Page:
On another trip, we put both of the airplane’s twin-row R-2600 radial engines on the trailer together. Though the load was well balanced, the engines were very heavy. It was bad enough we didn’t have a truck, but even worse, Dad’s Suburban wasn’t too powerful. It sported a straight-six engine with a three-speed transmission that shifted on the steering column; today, people wouldn’t use a vehicle like that to pull a jet ski. Here we were dragging a World War II bomber 200 miles.
The last 20 miles of our journey consisted of some big hills in Ohio’s Chagrin Valley, and Dad was nervous, with good reason. While pulling the pair of B-25 engines up one of the hills, he had trouble down-shifting into first gear. Halfway up the hill we almost stalled out. With the Suburban built before the age of power brakes and no brakes on the trailer, I later had nightmares about those heavy bomber engines taking us for a rip-roaring backward ride down that long steep hill.
The center section of the wing with both engine nacelles, both main landing gear, and the bomb bay proved to be the heaviest and most unstable load. Still, it represented the last load. Approaching the dreaded hill, Dad shifted into first gear while we were still on flat pavement. To our relief, the Suburban’s little six was up to the task, though just barely.
Well past midnight when we got home, Dad cruised from our dirt driveway out into the field next to it. Under the light of the stars, he parked the trailer and center wing behind the cockpit section, to some extent reuniting the shadowy silhouettes. And with that, a stray-dog B-25, once hours away from the scrapman’s torch, had found a home.
We hauled airplanes through the early 1970s. We brought home a second, nearly airworthy B-25 in 1966. Also that year, we got a Republic P-47 Thunderbolt fuselage, a North American F-86 Sabre fuselage, and a complete Lockheed P-80 Shooting Star, an early pre-ejection-seat model. Oddest of those we hauled that year, a wrecked B-57 Canberra bomber was dreadfully difficult to dismantle in the bitter cold winter.
In my father, Mom saw a man driven by a strong work ethic both in his carpenter job and in his passion for airplanes. The only time she put up a fight was over the purchase of yet another FG-1D Corsair in 1960, which was likely the best deal he ever made. He paid $200 for an aircraft in excellent shape. Except for tattered fabric, it was virtually airworthy. Mom had a fit because he hadn’t told her in advance. Her first clue was seeing one of the blue outboard wings coming down the dirt road on the trailer behind our clunker Chevy.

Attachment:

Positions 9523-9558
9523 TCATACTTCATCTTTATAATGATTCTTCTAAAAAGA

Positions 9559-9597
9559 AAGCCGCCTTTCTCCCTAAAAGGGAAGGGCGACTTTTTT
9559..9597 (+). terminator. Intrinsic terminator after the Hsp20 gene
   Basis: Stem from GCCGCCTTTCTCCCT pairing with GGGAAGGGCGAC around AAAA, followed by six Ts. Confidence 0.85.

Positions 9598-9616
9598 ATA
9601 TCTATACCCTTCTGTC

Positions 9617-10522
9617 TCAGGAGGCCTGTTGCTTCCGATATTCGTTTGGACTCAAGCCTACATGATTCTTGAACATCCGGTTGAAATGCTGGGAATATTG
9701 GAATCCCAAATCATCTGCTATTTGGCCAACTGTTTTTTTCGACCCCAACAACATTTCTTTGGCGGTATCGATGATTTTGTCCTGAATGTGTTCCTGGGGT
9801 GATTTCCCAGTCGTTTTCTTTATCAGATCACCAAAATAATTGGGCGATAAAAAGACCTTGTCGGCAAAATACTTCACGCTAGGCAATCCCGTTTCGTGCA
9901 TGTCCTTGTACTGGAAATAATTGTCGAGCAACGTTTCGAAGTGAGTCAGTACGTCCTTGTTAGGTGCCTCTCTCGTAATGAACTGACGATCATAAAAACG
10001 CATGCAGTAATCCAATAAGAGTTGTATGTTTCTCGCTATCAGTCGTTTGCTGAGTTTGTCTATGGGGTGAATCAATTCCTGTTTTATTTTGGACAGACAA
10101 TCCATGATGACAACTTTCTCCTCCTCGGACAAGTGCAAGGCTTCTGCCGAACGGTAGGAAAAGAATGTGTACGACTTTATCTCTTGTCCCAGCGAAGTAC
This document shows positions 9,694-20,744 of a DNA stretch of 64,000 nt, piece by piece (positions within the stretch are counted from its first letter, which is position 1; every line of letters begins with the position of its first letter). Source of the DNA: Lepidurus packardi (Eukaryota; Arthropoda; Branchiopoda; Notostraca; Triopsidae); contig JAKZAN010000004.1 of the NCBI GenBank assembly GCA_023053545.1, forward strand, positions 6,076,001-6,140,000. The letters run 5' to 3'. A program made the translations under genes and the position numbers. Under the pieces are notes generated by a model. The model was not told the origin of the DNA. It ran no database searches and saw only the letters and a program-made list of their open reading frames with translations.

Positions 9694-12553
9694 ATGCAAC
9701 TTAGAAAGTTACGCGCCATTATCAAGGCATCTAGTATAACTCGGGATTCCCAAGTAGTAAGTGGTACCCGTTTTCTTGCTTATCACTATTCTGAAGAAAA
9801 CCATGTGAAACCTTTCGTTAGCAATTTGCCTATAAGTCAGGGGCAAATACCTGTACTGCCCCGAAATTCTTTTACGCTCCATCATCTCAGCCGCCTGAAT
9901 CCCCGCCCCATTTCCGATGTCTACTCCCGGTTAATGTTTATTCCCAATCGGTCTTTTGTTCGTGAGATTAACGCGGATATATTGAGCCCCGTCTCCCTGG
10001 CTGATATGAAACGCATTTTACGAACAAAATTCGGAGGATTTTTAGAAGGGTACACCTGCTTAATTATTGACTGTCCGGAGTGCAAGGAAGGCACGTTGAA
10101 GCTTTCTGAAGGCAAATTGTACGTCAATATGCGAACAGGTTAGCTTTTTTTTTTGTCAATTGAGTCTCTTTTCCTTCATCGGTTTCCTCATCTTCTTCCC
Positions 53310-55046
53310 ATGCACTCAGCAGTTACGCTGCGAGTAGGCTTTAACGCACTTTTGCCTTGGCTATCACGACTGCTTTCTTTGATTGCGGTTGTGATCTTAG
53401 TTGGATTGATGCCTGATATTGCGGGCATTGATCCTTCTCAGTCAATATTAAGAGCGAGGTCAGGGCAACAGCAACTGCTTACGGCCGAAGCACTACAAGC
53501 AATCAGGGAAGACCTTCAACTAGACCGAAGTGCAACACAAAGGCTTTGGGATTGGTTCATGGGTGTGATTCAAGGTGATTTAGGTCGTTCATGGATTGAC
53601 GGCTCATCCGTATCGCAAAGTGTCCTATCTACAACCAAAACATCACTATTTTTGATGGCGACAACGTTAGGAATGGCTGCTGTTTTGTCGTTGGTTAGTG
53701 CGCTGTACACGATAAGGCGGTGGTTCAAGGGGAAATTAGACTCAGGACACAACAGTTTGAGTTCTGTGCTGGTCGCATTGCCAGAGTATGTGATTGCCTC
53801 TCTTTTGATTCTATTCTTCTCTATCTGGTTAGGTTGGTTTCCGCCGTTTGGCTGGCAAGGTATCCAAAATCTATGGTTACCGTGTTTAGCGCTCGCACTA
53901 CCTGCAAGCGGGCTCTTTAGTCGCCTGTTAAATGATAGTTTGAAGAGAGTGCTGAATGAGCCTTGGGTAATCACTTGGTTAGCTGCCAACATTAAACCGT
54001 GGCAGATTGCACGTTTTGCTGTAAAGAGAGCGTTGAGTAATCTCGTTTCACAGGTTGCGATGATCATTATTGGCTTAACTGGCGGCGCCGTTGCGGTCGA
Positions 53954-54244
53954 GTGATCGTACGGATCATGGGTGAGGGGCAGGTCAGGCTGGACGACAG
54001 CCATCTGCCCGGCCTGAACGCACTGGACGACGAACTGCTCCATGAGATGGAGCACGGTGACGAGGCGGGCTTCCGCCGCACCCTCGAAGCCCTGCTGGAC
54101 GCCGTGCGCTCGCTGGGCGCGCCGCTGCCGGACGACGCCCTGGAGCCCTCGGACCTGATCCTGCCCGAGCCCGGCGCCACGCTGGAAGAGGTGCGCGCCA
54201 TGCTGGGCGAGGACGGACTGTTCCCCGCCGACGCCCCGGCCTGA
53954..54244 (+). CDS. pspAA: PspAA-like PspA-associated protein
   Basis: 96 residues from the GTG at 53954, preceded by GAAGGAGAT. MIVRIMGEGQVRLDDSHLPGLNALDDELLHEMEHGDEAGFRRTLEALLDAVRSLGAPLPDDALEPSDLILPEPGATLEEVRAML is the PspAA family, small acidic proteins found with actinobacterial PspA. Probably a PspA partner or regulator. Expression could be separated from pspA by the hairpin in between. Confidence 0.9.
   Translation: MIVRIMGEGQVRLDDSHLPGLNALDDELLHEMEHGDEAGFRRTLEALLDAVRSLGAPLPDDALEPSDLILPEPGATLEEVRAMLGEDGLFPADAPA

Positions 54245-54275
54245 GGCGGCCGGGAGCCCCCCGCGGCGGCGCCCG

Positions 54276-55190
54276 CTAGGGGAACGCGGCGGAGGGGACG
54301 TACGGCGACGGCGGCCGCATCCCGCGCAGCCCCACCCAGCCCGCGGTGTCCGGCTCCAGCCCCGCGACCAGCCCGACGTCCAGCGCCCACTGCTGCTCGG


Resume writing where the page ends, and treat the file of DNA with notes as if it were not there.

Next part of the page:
Mom has often told me that when women at church ask her why she puts up with her husband’s collection, her standard reply is “At least I always know where my husband is.”
The year 1966 appeared to be the time when military administrators suddenly discovered they no longer had World War II aircraft for the air museums they were building. Navy and Marine Corps representatives came by, all but begging Dad for his FG-1D Corsair.
Dad was dismayed by the military’s lack of foresight, and their stricter regulations. By 1966, surplus military aircraft could not be released to civilians unless they had been demilitarized, which essentially meant cut up into small pieces. Had such a policy existed in the 1940s and 50s, it’s likely that Corsairs, Hellcats, and Thunderbolts could have ended up like the Douglas TBD Devastator. Not a single Devastator remains. Thus, despite the wrecked condition of the B-57, and the even worse condition of a Convair B-36 bomber Dad got after the Air Force destroyed, or demilitarized it, he acquired these and other shattered airplanes, to some degree, as monuments to the government’s wholesale destruction of its obsolete military aircraft. Dad continues to hang on to the wreckage of two U.S. Navy Blue Angel jets, an F-11 Tiger and F-4 Phantom II, that crashed during airshows.
His engine collection numbers 50 or so. He once had the first engine ever made by the Allison Engine Company, which he happened to get when a scrap dealer friend didn’t have the heart to scrap the rare engine—he knew Dad would give it a home. It’s now on display at the New England Air Museum at Bradley International Airport in Connecticut.